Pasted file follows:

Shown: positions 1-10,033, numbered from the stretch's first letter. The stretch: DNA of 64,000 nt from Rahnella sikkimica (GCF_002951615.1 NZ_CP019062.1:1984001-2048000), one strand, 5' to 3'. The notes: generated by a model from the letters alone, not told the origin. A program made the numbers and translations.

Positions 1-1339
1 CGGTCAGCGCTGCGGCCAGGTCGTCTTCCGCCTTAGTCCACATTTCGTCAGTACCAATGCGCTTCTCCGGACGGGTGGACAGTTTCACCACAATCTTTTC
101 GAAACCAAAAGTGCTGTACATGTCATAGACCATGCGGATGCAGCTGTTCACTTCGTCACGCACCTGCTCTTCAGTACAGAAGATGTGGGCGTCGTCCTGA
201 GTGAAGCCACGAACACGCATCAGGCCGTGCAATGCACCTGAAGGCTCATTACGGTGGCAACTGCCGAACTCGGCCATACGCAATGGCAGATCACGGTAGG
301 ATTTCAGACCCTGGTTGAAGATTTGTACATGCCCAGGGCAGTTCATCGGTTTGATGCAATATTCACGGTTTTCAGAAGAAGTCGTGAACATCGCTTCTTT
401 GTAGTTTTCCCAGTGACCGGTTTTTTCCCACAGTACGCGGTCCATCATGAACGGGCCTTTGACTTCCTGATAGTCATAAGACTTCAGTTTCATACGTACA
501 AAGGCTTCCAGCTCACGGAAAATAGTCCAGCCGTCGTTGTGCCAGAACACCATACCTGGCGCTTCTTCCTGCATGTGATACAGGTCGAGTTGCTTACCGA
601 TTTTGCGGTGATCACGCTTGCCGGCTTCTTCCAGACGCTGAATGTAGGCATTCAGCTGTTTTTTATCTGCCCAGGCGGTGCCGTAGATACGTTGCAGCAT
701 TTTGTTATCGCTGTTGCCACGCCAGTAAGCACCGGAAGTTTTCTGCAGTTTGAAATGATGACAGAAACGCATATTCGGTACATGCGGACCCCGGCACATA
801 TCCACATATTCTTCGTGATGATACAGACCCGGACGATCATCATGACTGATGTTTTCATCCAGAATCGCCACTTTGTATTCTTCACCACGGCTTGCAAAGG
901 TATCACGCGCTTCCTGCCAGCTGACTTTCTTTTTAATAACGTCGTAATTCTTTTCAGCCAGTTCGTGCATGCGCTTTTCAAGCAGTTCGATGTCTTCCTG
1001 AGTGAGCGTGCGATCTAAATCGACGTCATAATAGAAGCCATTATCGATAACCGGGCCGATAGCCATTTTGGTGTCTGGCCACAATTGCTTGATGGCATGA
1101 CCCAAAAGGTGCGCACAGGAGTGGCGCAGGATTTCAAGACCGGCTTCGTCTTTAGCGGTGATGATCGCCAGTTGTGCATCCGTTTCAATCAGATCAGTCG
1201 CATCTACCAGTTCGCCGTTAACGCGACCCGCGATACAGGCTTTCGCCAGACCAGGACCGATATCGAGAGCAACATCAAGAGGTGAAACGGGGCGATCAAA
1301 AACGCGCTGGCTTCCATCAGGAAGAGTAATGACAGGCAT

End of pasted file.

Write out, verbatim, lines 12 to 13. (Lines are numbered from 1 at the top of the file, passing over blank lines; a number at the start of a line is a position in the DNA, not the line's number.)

901 TATCACGCGCTTCCTGCCAGCTGACTTTCTTTTTAATAACGTCGTAATTCTTTTCAGCCAGTTCGTGCATGCGCTTTTCAAGCAGTTCGATGTCTTCCTG
1001 AGTGAGCGTGCGATCTAAATCGACGTCATAATAGAAGCCATTATCGATAACCGGGCCGATAGCCATTTTGGTGTCTGGCCACAATTGCTTGATGGCATGA